Asynchronous spawning in sympatric populations of a hard coral reveals cryptic species and ancient genetic lineages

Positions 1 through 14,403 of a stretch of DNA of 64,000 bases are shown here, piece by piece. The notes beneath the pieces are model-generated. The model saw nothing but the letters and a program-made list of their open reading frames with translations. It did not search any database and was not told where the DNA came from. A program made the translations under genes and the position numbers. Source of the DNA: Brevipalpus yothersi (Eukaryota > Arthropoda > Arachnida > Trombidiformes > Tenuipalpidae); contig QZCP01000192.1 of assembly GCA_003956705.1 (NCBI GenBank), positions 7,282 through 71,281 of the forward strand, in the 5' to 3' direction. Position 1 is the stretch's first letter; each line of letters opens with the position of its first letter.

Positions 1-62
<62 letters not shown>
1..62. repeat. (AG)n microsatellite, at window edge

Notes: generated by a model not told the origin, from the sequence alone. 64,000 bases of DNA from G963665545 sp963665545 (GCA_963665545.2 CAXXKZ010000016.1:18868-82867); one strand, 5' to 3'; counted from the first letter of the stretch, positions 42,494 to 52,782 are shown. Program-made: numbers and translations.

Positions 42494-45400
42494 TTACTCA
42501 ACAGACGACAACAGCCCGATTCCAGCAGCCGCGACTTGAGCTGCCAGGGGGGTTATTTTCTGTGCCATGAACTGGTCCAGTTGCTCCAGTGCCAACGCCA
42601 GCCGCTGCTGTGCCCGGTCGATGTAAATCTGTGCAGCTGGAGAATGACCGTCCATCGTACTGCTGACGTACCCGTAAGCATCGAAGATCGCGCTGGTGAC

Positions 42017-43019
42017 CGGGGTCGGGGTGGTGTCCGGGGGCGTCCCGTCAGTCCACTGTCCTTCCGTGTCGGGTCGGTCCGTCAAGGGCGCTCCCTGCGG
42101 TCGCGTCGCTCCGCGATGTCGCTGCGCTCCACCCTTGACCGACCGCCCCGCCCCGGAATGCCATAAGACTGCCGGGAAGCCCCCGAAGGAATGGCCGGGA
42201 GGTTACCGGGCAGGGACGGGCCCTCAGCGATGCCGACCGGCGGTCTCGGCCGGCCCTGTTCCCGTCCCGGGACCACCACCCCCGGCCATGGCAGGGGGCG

Genetic subdivision within a species is a vital component of the evolution of biodiversity. In some species of Acropora corals in Western Australia, conspecific individuals spawn in two seasons 6 months apart, which has the potential to impede gene flow and result in genetic divergence. Genetic comparison of sympatric spring and autumn spawners of Acropora samoensis was conducted to assess the level of reproductive isolation and genetic divergence between the spawning groups based on multiple loci (13 microsatellite loci, the mitochondrial control region and two nuclear introns). Bayesian clustering and principal coordinate analysis of the microsatellite loci showed a high level of genetic differentiation between the spawning groups (F'ST = 0.30; P < 0.001), as did the sequence data from PaxC and Calmodulin (¿ST = 0.97 and 0.31, respectively). At the PaxC locus, the autumn and spring spawners were associated with two divergent lineages that were separated by an evolutionary distance of 1.7% and statistical tests indicate divergent selection in PaxC, suggesting this gene may play a role in coral spawning. This study indicates that the autumn and spring spawners represent two cryptic species, and highlights the importance of asynchronous spawning as a mechanism influencing speciation in corals.
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